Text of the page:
Review of Related Literature
Technology has changed access to information drastically and widened the opportunities of what is possible (Salfeter, 2018). With smartphones, people have access to information instantly, as well as the possibility to share information instantly themselves. This connection, made possible via the internet, has made way for the sharing economy. Concepts like carpooling/car-sharing (as well as companies like Uber) are examples of exploiting technology to leverage spare capacity of cars. It is, however, not nearly enough to meet the transportation demand of tomorrow. On the other end of the scale there are super innovative solutions such as the advancement in the transportation.
This advancement could revolutionize current means of transport. However, the world are not quite there yet and in the meantime, the public transport system has not changed much in the last few decades: there is a lot that can be done today to make travel easier.
The car revolutionized our means of transport a century ago and now we are talking about another revolution with new technology, but there is a large gap between where we are and where we want to go. The growing urban population will inevitably increase traffic congestion. And with cities being responsible for 75 per cent of global CO2 emissions, this creates a great need to expand public transportation systems to ensure sustainable mobility.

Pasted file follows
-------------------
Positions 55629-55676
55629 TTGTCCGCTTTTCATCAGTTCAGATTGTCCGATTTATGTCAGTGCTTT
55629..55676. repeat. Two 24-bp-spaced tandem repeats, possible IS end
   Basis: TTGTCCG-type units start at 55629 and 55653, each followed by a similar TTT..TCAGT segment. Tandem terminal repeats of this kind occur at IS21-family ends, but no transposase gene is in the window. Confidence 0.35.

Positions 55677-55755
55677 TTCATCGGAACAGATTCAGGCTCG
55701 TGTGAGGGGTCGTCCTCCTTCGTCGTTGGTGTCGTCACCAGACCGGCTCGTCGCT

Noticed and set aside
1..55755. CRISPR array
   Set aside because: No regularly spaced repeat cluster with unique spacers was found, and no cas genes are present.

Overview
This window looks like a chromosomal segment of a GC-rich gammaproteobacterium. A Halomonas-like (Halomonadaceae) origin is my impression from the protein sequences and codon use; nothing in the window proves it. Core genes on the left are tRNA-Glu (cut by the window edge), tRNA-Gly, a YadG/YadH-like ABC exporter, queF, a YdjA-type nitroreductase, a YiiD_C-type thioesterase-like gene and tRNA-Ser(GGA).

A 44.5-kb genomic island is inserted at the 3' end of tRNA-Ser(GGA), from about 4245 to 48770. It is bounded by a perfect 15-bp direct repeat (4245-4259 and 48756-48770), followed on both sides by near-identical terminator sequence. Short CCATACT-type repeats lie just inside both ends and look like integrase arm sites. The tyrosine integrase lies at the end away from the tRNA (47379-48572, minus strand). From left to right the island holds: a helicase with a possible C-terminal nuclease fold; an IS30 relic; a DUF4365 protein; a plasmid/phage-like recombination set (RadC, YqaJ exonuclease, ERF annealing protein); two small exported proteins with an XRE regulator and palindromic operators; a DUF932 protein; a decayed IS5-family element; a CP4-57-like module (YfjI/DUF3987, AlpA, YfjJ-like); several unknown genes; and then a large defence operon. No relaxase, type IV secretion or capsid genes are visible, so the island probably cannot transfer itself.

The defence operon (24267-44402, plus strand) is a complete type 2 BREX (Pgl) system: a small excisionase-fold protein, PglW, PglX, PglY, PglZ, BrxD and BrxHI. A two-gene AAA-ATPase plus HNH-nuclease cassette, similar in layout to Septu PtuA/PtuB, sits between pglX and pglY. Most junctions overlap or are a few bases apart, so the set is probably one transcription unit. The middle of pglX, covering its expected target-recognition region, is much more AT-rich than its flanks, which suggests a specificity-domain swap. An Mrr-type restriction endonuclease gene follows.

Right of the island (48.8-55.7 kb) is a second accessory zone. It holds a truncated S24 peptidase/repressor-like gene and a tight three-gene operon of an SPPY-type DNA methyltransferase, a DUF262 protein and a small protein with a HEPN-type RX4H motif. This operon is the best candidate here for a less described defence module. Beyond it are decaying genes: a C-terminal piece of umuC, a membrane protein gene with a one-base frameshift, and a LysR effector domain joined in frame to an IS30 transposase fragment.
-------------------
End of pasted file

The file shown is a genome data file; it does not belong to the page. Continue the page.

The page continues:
We can view our traffic from different perspectives: longer commute time, employee absences, stress, wasted man-hours, and added fuel expenses are just some of them. But don’t take our word for it (Carmudi, 2016). Senator Ralph Recto estimates that the Philippines suffers around a P2.6 billion (or $55.8 million) economic loss each day created by traffic congestion. What’s more, this figure rises to P3 billion (or $64.39 million) at the peak of the rainy season. What’s more, the country loses around 0.8% of its gross domestic product because of this problem, with a productivity loss of P800 billion ($18 billion) each year.
John Forbes, senior advisor of the American Chamber of Commerce of the Philippines, warns of Metro Manila’s risk of becoming “uninhabitable” by 2020 if vehicles continue to increase while roads and infrastructure remain the same. Now we can’t help but wonder if the Philippines is indeed nearing its “carmageddon”.
Yes, we can say without any hesitation that traffic is the most critical problem in the country right now. And with a chaotic mega-city swarmed by 12 million commuters during the day, around 367,000 vehicles (more than double its capacity) in EDSA alone, and extremely congested areas within Taft Avenue, Munoz, Katipunan Avenue, Cubao, Balintawak, and Baclaran, our traffic problem will continue to get worse if left to rot and sputter on its own.